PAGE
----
Only basidiomycetes are known to initiate lignin degradation (i.e. cause white rot). A recent study linked the end of formation of large-scale coal deposits in the end of the Carboniferous period 300 million years ago to the evolution of lignin-degrading basidiomycetes.  More efficient degradation of wood by fungi meant less plant material (and hence less coal) accumulating in the soil.
On the other hand, most brown-rot fungi are polypores. These species have lost their lignin degradation ability but are very efficient in degrading cellulose. Brown-rot fungi are prevalent on conifer hosts and open, sun-exposed habitats. The fungal community in any single trunk may include both white-rot and brown-rot species, complementing each other's wood degradation strategies.
Polypores and other decomposer fungi are the first step in food chains that feed on decomposed plant material. A rich fauna of insects, mites and other invertebrates feed on polypore mycelium and fruiting bodies, further providing food for birds and other larger animals. Woodpeckers and other hole nesting birds typically carve their nests in softer wood decomposed by polypores. 
Almost all polypores are dependent on trees for their survival. Deforestation and intensive forest management cause declines in polypore abundance and diversity. For many species the changes can be too much, and they start a slow slide towards extinction. Since most polypore species are relatively widespread, this process is typically slow. Regional extinctions can happen relatively quickly and have been documented (for instance Antrodia crassa in North Europe ).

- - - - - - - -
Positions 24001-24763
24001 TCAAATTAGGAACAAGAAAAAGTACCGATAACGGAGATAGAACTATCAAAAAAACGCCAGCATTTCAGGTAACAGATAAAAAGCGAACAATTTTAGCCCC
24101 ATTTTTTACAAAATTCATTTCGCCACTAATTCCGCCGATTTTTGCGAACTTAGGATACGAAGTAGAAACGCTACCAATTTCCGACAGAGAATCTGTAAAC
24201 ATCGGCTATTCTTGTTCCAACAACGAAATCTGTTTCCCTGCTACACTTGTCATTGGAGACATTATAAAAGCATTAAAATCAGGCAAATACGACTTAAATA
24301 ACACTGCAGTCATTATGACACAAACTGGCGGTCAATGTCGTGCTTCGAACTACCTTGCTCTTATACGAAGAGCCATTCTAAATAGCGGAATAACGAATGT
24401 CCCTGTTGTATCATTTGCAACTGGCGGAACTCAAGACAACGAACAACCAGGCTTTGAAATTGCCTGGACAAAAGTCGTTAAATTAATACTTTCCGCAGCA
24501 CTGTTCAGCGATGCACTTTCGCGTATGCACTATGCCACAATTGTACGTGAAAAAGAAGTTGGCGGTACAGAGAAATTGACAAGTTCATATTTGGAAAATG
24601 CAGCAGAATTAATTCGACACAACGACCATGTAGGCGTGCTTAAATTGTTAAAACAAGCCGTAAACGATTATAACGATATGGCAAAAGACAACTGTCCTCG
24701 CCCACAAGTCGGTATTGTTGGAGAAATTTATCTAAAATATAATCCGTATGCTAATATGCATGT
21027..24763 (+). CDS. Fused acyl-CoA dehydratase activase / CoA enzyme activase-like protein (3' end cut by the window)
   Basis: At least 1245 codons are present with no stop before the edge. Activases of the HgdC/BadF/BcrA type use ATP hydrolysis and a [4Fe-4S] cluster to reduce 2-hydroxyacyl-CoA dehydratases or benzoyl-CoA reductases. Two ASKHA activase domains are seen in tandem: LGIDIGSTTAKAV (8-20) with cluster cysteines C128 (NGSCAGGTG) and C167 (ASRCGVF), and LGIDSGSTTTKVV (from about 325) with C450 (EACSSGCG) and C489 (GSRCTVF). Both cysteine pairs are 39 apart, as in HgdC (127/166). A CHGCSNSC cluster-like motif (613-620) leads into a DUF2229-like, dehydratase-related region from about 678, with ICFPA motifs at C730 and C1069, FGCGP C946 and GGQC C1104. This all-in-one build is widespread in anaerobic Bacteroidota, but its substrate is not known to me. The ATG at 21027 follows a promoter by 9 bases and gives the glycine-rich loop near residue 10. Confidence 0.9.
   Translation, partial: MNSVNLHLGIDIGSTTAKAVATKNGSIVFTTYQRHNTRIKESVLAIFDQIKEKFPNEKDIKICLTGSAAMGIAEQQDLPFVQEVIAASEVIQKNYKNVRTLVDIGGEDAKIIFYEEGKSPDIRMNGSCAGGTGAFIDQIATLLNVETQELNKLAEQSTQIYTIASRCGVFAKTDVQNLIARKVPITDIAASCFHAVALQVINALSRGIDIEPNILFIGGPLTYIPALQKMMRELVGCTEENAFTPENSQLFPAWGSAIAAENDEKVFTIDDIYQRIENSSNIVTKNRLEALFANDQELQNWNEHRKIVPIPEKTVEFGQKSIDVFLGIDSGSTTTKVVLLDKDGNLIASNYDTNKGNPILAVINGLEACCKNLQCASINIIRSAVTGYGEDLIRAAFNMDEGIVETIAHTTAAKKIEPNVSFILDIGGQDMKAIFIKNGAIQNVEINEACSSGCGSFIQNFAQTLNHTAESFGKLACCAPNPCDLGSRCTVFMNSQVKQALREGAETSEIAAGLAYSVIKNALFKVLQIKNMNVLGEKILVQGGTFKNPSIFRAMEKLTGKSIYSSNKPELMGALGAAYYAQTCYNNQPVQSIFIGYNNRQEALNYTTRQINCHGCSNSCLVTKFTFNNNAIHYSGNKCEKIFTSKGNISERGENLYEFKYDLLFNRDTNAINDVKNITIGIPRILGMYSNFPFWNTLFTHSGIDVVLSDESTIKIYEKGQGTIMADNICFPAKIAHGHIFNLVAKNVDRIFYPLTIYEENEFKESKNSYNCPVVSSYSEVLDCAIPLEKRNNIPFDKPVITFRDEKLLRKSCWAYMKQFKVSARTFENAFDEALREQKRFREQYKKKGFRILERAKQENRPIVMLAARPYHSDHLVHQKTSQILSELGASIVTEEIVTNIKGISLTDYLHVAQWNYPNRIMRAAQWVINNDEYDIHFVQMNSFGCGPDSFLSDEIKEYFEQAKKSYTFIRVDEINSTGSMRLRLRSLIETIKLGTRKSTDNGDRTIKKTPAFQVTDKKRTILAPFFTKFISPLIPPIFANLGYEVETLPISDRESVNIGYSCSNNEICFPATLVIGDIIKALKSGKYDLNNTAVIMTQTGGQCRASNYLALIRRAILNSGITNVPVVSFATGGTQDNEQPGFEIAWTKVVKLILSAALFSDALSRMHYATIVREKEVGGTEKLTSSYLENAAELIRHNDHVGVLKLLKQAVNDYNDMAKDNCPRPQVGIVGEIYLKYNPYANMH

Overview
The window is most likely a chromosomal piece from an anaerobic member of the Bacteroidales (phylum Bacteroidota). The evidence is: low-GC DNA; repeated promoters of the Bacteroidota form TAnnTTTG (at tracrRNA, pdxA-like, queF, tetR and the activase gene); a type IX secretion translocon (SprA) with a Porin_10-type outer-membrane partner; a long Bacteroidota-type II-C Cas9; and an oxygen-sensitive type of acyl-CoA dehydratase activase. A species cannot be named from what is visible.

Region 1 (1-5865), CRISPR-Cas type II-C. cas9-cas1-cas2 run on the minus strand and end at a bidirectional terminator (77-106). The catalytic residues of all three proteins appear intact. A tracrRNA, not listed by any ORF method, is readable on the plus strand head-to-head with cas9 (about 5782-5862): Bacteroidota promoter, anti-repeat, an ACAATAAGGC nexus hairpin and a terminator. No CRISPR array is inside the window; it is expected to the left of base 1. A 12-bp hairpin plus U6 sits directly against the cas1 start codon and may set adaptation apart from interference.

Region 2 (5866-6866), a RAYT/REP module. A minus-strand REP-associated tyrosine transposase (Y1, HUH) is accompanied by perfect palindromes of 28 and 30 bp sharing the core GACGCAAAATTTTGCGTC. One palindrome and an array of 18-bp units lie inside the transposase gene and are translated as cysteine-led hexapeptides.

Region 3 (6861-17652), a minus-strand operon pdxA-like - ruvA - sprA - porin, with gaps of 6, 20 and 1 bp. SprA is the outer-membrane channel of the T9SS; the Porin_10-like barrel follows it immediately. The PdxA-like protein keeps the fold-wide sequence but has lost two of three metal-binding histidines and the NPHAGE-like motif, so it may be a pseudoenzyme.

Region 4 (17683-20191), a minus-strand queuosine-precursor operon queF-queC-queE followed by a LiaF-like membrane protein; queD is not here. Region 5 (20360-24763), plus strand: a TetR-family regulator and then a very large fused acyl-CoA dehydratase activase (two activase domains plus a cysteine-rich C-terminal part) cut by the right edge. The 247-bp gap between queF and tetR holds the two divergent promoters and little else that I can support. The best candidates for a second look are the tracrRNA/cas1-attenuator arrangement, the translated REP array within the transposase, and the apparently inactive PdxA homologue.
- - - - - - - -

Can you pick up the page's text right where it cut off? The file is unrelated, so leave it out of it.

Polypores can decline for many reasons. They can be dependent on a single host or a very special habitat. For instance Echinodontium ballouii has been found only in Atlantic white cedar swamps in the Northeastern USA.   Species can be dependent on very old tree individuals like Bridgeoporus nobilissimus of the Northwestern USA.  Both of these species also have a rather restricted range, making them more vulnerable to extinction.
In addition to the host tree individual, the characteristics of the surrounding habitat also matter. Some species prefer closed-canopy forest with a moist, even microclimate that could be disturbed for instance by logging (e.g. Skeletocutis jelicii). Others suffer from lack of open forest-fire habitat in areas where fire suppression is done (e.g. Gloeophyllum carbonarium in Nordic countries where forest fires are part of the natural forest dynamics). 
For most declining species the main problem is lack of dead wood in the forest. When suitable tree trunks are too sparse in the landscape, not all species are able to spread to new trunks after old ones have been consumed, causing the population to decline and eventually vanish. Thus, species that are abundant in old-growth forests with abundant dead wood can be totally absent from managed forests. For instance Amylocystis lapponica and Fomitopsis rosea are dominant species in North European old-growth spruce forests from Poland to Norway, but absent in managed forests.